Friday 30 September 2016

Teachers 'feel it just as much' when students don't get college courses, says principal

Greg Harkin

Published 18/08/2016 | 11:16

Loreto Convent students Megan Ward, Michaella Bonner, Afric Doherty and Kathleen Sweeney were happy with their results in the Leaving Cert. (North West Newspix)
Loreto Convent students Megan Ward, Michaella Bonner, Afric Doherty and Kathleen Sweeney were happy with their results in the Leaving Cert. (North West Newspix)

THEY have the points, now comes the wait for the offers next Monday for 170 girls who sat the 2016 Leaving Cert at Loreto Secondary School in Letterkenny.

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And for Head Girl Eilís Cusack it will mean waiting – like many Donegal students who go to college in the UK – for the required points from there.

“I’m over the moon with how it went,” said the 18-year-old who has applied to do Occupational Theray on an NHS course in Aberdeen.

“I was over for the interview and I fell in love with the place so hopefully I’ll be accepted over the next few days.”

For Kathleen Sweeney, a new career as a secondary school teacher beckons.

She is destined for NUI Maynooth to study French and Irish.

“I haven’t sorted my accommodation yet but that will start on Monday when the offers come out,” said the 18-year-old from Convoy.

Friend Aoife Conaghan, also 18, has engineering at UCD at the top of her target list.

“I hope I’m in,” said Aoife from Newtowncunningham.

“I got the points that were good enough last year for the course so hopefully they don’t go up.

“There has been a jump in the number of people doing engineering and science so I’ll have to wait until Monday to see how we end up.

“It’s a good course because it would allow me to keep Spanish.”

Principal Nora Friel says that while today is important for results, Monday “is probably even more important when the offers come out”.

And she said it Leaving Cert results day remains just as important for the teachers, who had gathered at the convent school – where students come from 30 different countries – from early morning.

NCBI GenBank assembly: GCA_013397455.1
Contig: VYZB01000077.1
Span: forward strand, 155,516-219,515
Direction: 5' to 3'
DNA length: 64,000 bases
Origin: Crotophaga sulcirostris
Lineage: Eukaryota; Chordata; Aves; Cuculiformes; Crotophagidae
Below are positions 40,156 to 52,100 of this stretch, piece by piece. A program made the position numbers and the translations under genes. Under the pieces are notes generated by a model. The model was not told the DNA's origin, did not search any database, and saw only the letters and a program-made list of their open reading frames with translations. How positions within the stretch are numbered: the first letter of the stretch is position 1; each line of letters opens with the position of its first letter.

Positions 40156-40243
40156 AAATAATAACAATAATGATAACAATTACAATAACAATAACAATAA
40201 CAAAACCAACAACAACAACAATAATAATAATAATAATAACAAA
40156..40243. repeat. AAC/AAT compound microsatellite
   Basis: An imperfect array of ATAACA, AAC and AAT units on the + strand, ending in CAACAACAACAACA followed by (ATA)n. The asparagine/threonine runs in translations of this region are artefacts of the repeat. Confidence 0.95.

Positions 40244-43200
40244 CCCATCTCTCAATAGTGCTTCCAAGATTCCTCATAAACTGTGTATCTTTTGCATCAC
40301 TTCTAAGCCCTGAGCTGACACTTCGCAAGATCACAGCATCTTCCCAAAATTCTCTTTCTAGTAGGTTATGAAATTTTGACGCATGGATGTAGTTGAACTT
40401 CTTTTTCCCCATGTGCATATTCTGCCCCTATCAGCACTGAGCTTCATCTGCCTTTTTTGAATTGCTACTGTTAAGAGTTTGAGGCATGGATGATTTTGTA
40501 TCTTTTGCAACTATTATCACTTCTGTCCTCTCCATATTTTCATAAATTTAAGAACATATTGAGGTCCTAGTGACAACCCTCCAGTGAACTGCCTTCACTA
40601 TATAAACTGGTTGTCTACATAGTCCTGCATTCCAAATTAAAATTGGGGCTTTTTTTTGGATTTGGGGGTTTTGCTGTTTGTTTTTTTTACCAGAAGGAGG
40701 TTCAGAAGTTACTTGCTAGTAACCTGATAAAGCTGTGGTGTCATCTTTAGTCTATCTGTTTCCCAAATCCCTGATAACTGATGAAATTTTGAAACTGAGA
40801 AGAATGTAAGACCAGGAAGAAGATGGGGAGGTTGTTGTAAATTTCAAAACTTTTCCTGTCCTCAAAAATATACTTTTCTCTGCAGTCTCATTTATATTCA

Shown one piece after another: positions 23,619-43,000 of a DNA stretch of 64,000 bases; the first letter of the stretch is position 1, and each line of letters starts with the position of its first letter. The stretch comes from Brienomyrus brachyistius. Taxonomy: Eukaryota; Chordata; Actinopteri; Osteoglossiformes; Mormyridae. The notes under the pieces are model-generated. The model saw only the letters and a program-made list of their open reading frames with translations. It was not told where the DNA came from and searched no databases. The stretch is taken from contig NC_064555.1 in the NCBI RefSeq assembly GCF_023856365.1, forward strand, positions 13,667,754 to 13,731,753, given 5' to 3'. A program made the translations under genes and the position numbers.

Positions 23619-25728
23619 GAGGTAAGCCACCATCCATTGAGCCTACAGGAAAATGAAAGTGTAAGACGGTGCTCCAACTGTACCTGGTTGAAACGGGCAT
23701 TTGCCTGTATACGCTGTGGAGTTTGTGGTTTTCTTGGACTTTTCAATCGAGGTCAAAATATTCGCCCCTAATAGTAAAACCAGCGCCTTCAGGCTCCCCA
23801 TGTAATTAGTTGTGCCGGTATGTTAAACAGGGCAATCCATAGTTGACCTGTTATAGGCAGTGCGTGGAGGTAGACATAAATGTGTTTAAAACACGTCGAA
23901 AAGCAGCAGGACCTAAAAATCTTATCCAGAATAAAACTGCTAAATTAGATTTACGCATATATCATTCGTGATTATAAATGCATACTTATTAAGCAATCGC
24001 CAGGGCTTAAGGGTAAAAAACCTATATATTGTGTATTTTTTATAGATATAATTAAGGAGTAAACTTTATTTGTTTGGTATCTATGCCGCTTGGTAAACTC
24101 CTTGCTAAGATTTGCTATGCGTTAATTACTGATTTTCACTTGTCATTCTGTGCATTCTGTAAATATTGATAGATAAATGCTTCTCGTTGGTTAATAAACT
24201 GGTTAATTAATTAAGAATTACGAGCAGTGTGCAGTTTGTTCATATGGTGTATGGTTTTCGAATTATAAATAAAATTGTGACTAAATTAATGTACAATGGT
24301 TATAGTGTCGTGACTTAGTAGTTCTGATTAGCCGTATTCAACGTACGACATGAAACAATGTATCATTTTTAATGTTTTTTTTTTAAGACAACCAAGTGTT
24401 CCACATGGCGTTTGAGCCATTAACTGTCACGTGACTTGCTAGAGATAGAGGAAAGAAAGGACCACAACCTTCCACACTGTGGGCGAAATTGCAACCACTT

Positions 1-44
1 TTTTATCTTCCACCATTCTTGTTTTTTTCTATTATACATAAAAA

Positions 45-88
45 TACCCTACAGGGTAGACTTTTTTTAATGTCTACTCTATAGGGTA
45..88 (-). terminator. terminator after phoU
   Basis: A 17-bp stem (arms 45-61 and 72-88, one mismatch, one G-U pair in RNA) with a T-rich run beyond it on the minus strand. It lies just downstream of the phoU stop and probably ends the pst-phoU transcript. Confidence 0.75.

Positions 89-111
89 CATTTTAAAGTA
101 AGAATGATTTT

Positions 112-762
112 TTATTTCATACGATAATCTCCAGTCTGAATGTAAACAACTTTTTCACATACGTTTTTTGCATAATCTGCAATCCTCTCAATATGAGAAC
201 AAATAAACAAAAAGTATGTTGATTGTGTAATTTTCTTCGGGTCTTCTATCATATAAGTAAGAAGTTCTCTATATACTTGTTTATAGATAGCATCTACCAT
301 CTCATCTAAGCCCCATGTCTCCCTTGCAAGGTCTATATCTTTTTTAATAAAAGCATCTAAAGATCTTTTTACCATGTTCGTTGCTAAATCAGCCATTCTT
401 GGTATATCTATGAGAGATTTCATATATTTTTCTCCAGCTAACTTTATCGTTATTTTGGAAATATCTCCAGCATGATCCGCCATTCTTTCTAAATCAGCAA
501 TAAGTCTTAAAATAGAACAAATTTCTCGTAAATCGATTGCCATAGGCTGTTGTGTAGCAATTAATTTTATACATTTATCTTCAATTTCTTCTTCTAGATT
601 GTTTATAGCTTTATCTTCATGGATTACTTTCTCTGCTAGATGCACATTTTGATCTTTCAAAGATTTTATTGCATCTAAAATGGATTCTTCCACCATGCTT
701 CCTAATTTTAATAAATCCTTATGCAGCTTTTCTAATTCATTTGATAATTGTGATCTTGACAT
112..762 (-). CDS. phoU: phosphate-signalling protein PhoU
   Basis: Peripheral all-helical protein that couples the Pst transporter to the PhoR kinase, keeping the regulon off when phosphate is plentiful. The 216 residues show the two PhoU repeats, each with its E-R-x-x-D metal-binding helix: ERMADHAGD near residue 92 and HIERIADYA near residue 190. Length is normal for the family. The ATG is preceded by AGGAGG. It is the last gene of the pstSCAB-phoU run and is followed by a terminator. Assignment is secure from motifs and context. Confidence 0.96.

“We have a teaching staff who give their all,” she said.

“The teachers are just as nervous and were in first thing to see what the results were. They feel it just as much when students don’t get what they wanted.

“We’ve had a very good morning. We’ve had a large number of A1s across all the subjects not that that is the ‘be all and end all’.

“Monday will be the big day for the girls now and until they see what points are required for courses, for many it is a waiting game.”

Loreto retained two guidance counsellors through the education cutbacks imposed after the economic crash.

Ms Friel said that decision remained a cornerstone of the ethos of the school.

Those guidance teachers Karen Crowe and Brid Mulhern will remain at the school over the next week as they await the CAO and UCAS course offers.

Said Brid: “I think we had a situation where perhaps those who took the decision to cut guidance counsellors where at school themselves at a time when there were very few of us and maybe they didn’t recognise the need for us or understand the work we do.

“Thankfully we have remained here at Loreto when there has never been a greater need and at a time when there is even greater need, particularly for counselling.

“When you can help a student deal with issues, it helps them academically because it means when she’s in class she can concentrate more on her studies without worrying about what else may be going on.”

Karen added: “We’ll be here for the girls over the next few days to help them deal with whatever comes next because it’s important that every student knows that there is something for them next.”

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